This page has already been transcribed. You can find new pages to transcribe here.




coping well. We were not outnumbered on the booths. As before, the ranks of the ALP faithful had been swelled by my friends and supporters, some having travelled long distances to help. Similarly, the Liberals were assisted by David Hay's personal supporters, many of whom were members of sports clubs.

Our communications were the best ever. The electorate was divided into three zones, each of which was equipped with a car to ferry people about and a van to deliver refreshments. Each vehicle could thus deal with a manageable number of booths. They also had time to keep in regular touch with the communications centre in Manly. Coombsie drove me around all the booths in the electorate, leaving Bob Quail free to oversee the communications. He could deploy reserves wherever they were required.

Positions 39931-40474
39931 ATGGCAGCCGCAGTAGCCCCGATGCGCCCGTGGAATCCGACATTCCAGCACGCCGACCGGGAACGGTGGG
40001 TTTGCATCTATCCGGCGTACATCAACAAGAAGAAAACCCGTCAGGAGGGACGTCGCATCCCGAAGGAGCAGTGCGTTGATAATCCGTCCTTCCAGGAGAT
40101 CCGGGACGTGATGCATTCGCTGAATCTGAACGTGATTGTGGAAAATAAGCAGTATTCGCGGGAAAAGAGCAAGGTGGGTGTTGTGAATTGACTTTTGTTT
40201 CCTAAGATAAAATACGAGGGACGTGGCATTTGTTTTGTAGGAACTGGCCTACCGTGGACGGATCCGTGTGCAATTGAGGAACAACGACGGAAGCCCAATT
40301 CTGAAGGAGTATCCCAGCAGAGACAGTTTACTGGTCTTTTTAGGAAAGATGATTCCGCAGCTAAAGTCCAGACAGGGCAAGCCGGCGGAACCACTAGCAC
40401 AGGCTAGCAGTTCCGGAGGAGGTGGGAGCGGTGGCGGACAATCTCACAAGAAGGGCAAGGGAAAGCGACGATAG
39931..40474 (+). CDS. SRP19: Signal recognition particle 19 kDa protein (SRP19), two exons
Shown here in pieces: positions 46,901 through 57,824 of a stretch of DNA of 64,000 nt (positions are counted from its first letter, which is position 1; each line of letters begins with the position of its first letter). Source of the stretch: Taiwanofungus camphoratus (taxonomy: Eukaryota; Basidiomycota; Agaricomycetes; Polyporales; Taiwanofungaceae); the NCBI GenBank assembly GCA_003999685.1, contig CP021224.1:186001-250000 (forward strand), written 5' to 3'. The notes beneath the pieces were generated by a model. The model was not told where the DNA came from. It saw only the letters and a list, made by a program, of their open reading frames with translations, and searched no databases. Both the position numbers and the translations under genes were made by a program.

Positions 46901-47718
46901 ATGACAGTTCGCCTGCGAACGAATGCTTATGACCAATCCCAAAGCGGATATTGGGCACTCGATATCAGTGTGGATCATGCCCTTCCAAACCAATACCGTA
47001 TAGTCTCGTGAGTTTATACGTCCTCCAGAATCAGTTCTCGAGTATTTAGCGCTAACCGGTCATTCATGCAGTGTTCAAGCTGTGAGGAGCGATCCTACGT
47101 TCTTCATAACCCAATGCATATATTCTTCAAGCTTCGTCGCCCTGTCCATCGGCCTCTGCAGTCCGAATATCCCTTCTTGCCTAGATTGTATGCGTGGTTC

The day passed quickly. With the rain gone, the booth workers got on with their regular routine of soliciting votes for their candidate. There were were no stunts, no aeroplanes overhead, no religious fanatics.

There were three independents running, but none were likely to do me any harm. They were first on the ballot paper, then came Hay, and I was last. With those positions, neither of the main candidates would benefit significantly from the "donkey" vote.

To avoid the confusion and trauma that had

Current Status: